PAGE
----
‘Cro Cop’ Doesn’t Think Fedor is Afraid

By Brian Knapp and UFC.com Sep 9, 2009
Mirko “Cro Cop” Filipovic has no clue why Fedor Emelianenko signed with Strikeforce and decided against testing himself inside the UFC. Like much of the mixed martial arts community, the Russian’s decision left him scratching his head.

“I like Fedor as a fighter,” Filipovic said during a pre-fight conference call for UFC 103 on Tuesday. “As a man, I don’t want to insult Fedor, but I don’t understand his attitude. I really don’t understand why he doesn’t want to enter the UFC.”

Filipovic -- who will face Brazilian bomber Junior dos Santos in the UFC 103 co-main event on Sept. 19 in Dallas -- lost a unanimous decision to Emelianenko under the Pride Fighting Championships umbrella in 2005. A rematch now seems unlikely since the two heavyweights have opted to hang their hats in different organizations. Emelianenko signed with Strikeforce in August and will debut against undefeated Brett Rogers sometime this fall.

“Definitely, the UFC offered him the best possible deal, to pay him more than Dream can offer or Strikeforce can offer, but he’s just refusing to go there,” Filipovic said. “I don’t know why. I think he should take the challenge. I don’t think he’s afraid. Maybe he wants to keep his perfect record. Maybe he thinks the UFC is too tough. Why he’s not there, I don’t know.”

Other notes from the conference call included:

• Cro Cop sees dos Santos as “one of the young lions in the UFC.” The Brazilian wrecked Fabricio Werdum in his promotional debut and followed with a first-round stoppage against Stefan Struve. “It’s going to be a tough fight,” Filipovic said;

• Dos Santos, still somewhat of an unknown commodity in the heavyweight division, welcomed the opportunity to fight Filipovic with open arms. A decisive win could thrust the now world-ranked Brazilian into title contention. “I was very happy with the news. I like to fight the best,” dos Santos said;

• Filipovic, despite the fact that he turns 35 this week, maintains his interest in fighting more often. “It depends on injuries. If everything goes well, I expect to fight again before the new year, or at least by January,” he said;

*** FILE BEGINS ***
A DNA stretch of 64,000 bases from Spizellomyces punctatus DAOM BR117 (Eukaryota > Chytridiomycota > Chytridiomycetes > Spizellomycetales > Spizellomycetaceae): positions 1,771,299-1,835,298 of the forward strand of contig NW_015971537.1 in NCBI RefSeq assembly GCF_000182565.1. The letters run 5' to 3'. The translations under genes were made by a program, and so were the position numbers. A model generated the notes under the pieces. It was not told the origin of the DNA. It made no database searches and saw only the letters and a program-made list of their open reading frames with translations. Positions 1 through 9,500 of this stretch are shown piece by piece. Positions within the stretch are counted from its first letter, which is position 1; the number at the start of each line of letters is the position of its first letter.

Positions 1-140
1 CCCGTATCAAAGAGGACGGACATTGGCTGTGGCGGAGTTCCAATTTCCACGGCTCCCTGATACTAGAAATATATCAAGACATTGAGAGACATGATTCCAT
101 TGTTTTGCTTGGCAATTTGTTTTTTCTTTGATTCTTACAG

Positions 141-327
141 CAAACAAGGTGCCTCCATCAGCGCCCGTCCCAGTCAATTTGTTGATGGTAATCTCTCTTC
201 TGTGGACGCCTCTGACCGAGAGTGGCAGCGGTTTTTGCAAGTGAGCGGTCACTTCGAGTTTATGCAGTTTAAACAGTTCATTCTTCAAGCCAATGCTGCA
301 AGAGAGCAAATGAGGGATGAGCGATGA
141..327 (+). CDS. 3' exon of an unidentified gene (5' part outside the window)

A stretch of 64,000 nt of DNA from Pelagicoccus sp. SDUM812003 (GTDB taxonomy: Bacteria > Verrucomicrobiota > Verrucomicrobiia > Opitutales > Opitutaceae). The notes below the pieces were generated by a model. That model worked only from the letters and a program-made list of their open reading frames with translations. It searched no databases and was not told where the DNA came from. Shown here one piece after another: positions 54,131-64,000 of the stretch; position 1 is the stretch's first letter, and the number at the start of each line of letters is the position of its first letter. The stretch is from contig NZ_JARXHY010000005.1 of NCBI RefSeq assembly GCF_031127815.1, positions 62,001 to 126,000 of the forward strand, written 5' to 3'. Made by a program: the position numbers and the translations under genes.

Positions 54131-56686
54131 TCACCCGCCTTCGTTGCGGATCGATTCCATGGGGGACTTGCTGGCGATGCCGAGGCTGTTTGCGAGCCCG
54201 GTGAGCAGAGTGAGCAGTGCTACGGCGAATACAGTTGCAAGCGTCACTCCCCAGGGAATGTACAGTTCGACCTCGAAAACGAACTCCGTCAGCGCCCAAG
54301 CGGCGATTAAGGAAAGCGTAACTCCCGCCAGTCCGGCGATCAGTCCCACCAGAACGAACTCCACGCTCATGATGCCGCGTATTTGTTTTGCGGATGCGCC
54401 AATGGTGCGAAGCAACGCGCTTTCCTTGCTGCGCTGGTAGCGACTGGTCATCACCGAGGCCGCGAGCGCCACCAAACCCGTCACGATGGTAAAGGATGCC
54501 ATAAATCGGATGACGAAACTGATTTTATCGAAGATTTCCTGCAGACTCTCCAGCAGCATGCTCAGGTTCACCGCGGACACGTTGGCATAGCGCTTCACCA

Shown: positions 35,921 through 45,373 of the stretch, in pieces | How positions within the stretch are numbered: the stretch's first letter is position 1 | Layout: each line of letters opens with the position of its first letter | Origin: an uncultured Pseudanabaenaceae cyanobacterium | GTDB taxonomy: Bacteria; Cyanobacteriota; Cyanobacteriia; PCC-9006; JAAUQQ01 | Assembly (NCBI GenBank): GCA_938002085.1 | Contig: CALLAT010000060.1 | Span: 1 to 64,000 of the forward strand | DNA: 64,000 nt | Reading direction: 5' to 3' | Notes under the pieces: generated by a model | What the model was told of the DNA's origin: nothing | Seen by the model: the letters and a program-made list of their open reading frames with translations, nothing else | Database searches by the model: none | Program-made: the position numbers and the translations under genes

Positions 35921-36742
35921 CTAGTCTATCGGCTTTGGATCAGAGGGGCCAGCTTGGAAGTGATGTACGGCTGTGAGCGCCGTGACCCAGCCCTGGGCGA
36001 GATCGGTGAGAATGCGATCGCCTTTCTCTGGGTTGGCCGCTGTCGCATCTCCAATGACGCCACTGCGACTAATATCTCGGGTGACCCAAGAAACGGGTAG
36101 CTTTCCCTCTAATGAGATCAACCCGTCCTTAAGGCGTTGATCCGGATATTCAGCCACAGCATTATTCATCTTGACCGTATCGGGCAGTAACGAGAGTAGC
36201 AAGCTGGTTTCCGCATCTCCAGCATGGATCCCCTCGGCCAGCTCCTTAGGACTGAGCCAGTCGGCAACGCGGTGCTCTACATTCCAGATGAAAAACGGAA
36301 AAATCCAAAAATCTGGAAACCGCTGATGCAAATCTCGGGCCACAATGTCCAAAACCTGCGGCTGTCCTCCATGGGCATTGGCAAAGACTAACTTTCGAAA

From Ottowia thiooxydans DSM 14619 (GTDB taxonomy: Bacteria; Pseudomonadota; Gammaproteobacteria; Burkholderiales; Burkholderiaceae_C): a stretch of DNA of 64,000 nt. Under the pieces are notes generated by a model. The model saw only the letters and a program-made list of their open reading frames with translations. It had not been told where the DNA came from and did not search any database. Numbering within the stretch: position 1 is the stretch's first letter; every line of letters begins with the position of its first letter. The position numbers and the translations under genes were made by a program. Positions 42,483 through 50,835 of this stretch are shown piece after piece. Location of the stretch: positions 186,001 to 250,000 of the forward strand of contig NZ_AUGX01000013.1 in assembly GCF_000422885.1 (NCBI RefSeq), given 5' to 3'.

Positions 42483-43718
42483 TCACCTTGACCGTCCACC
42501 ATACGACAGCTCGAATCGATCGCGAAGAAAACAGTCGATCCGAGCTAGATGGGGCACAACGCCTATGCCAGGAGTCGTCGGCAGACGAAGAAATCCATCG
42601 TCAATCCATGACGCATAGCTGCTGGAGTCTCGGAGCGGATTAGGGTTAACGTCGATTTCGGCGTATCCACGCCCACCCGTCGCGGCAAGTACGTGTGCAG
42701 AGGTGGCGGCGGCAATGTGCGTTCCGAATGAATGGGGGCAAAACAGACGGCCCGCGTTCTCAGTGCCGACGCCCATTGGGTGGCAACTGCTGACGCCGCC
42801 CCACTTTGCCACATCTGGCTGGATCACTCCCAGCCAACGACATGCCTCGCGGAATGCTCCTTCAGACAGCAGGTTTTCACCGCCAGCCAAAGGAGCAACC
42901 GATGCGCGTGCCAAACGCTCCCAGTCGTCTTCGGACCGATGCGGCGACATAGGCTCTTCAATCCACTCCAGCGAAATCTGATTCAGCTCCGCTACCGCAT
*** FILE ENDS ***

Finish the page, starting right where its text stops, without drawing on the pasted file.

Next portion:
• Cro Cop has changed his stance on training. Prior to his first foray into the UFC he disclosed, to the surprise of many, that he had not trained inside a cage. “I underestimated the cage. I feel much more comfortable. I train all the time in the cage,” he said;

• With sparring partner Antonio Rodrigo Nogueira entrenched ahead of him on the UFC totem pole, dos Santos claims to be in no rush to challenge for the title. Still, it remains one of his aspirations. “My goal, like any fighter, is to be at the top of the weight class. I’m not worried about that now. I’m not in a hurry to become the champion,” he said;

• Cro Cop did his best to avoid questions regarding the happenings after his UFC 99 victory against Mustapha al Turk. UFC President Dana White lashed out publicly at the Croatian heavyweight when it appeared he was spurning a deal with the Las Vegas-based promotion in favor of a return to the Dream organization in Japan. “I wanted to go to the only global organization today. I made my career in Japan, and I liked Pride more than anything, but those days are over. My place is to fight here. I was fair with Dana White. I was fair with Dream. I decided to take the UFC offer, and that’s it,” Filipovic said;

• Filipovic believes two straight wins inside the Octagon, starting with dos Santos, could earn him a title shot. However, he admits the depth of the heavyweight division has improved dramatically of late. “There are new fighters arriving, like Junior, like [Cain] Velasquez. It gets stronger every day. It’s going to be tougher and tougher to take the belt,” he said;

• Dos Santos conceded that a fight against someone with Filipovic’s reputation brings with it additional challenges. “Obviously, there’s added pressure fighting someone with a big name. I’ve learned to deal with that well,” he said.
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